“When is it all going to show up, God?” By now I was asking the question out loud, not caring in the least which fleeing office worker chanced to overhear. “I’ve been asking You for so long. Doing all the things You have told me too, as far as know. But did I miss something? Am I not obeying you in some way?” The tears came now, unbidden. “What am I missing here, on the path to everything?”

At the moment I let these words escape, I was still traversing the U.S Bank Plaza. Just then, I happened to glance up to the left. I was startled to see a series of limos, lined up bumper to bumper at the curb. The nearest one’s license plate read THINK 1.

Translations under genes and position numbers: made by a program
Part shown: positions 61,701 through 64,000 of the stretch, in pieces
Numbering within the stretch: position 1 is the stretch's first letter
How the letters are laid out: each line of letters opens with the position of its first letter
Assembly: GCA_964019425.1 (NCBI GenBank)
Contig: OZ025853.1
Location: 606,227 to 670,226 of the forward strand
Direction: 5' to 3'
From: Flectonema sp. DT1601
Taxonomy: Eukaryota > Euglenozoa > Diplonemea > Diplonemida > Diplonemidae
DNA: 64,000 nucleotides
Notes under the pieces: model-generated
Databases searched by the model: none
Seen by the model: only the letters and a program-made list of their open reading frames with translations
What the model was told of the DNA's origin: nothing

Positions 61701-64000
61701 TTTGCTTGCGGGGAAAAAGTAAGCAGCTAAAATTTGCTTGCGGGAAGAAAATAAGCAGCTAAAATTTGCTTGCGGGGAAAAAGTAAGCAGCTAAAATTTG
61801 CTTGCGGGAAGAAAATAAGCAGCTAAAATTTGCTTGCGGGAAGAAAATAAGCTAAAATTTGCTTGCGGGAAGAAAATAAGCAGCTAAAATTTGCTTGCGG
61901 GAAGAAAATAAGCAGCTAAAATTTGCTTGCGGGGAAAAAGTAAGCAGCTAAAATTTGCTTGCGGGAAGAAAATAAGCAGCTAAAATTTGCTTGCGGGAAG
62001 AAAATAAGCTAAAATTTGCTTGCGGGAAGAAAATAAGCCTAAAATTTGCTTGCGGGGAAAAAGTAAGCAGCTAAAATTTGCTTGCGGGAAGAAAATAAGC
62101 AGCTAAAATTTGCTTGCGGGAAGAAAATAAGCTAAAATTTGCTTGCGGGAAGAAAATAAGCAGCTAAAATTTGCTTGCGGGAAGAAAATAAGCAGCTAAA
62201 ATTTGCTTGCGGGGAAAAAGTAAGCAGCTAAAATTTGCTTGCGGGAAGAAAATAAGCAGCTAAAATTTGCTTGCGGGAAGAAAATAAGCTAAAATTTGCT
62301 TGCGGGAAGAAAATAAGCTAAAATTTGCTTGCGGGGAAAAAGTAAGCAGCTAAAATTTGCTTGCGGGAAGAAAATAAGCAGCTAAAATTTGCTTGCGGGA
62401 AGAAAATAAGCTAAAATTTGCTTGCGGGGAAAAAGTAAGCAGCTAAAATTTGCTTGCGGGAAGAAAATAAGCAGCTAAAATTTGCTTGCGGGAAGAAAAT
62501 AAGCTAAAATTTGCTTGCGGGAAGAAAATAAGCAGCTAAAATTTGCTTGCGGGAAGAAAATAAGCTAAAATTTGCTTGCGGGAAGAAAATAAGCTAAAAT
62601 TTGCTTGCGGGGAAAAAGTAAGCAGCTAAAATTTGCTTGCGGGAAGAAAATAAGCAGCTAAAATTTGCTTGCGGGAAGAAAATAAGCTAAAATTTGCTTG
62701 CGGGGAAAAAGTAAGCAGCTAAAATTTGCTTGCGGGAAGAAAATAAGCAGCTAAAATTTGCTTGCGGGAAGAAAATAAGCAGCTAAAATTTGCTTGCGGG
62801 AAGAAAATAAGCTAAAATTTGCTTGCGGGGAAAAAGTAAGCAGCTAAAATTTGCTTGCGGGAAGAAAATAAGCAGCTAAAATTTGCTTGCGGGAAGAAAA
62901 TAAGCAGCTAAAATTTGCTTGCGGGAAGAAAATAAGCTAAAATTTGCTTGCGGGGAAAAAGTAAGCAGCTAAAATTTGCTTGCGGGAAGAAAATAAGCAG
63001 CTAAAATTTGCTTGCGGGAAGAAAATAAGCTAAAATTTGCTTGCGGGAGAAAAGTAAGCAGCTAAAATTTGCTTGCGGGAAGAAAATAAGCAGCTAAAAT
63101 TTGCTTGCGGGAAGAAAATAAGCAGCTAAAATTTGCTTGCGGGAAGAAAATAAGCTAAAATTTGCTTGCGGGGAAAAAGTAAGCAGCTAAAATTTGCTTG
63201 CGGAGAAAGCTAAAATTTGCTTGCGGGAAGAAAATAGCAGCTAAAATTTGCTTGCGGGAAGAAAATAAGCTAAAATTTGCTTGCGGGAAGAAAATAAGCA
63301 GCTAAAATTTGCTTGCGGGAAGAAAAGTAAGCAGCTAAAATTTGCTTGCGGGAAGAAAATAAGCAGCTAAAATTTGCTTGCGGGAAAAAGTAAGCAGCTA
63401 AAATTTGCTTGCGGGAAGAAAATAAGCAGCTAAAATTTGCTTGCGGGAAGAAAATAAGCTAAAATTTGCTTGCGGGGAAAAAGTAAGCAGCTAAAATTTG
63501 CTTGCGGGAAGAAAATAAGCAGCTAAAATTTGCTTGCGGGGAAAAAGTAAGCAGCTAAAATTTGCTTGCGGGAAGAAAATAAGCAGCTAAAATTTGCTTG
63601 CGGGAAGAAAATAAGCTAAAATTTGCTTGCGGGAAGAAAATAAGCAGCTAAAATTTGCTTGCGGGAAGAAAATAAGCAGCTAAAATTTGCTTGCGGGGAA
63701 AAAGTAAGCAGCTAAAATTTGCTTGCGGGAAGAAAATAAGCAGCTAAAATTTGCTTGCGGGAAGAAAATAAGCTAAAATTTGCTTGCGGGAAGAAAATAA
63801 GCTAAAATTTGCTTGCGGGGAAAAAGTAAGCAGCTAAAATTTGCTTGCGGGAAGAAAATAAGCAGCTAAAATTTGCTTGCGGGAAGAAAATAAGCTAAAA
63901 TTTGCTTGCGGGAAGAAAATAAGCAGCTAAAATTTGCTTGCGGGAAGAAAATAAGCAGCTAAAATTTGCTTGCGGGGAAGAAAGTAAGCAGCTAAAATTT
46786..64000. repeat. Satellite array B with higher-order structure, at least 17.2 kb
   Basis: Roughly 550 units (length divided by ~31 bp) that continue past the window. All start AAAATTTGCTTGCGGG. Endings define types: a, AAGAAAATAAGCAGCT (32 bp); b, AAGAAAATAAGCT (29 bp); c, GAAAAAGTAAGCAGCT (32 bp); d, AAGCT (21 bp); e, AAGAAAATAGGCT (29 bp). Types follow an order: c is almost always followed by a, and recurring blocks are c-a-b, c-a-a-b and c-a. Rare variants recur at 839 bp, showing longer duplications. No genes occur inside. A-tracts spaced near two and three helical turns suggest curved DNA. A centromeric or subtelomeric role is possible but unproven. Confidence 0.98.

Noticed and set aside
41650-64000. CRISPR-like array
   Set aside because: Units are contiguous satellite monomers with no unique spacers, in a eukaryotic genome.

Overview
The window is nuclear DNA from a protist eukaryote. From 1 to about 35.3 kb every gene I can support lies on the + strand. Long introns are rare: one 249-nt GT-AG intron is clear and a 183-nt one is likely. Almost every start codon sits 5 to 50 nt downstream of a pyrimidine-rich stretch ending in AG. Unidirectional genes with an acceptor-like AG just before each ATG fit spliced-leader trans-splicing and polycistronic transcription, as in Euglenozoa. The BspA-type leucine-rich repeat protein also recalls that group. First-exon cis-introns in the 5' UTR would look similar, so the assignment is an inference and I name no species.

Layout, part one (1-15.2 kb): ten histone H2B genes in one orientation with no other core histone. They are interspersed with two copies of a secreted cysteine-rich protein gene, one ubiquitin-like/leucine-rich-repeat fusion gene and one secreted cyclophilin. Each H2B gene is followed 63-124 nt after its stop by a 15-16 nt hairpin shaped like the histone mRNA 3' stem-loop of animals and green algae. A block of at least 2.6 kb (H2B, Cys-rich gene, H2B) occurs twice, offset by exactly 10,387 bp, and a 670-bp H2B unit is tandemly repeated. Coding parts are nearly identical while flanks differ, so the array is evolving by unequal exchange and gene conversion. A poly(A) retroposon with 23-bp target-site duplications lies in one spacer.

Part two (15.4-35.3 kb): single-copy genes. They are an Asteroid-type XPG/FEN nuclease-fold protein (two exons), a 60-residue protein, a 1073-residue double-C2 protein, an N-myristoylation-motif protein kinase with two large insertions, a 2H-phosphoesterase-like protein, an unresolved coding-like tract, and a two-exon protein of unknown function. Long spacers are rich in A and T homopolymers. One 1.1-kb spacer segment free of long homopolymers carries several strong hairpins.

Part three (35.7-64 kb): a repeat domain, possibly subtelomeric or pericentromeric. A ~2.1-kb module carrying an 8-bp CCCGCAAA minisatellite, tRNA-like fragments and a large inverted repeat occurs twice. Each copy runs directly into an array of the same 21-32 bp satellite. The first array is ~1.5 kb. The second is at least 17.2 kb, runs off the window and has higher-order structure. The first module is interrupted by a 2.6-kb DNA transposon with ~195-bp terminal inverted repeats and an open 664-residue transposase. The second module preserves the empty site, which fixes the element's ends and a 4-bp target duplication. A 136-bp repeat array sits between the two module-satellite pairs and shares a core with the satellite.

Seriously? Did I just really see that?

“Okay, God.” I took a deep breath. “I’ll think.”

So I thought.

Nothing came to mind.

I glanced at the next limo’s license plate. It read THINK 2.

“No really, God. I’m thinking. I promise. Okay?”

Still, nothing came to mind.

THINK 3.

“Seriously, God. This isn’t funny. I’m thinking, okay? Thinking thinking thinking! Do you see me over here thinking? You can hear my thoughts. I know You can!”

God was mercifully silent in that moment, relegating Himself to satisfaction of a visual joke. No matter how hard I thought, I came up with Nothing. And yet, though I kept walking, I could guess by now where this was going. Limo after limo, each had the same license plate with the same minor adjustment:

THINK 4. THINK 5. THINK 6. THINK 7.

Seven limos, altogether. Seven calls to think.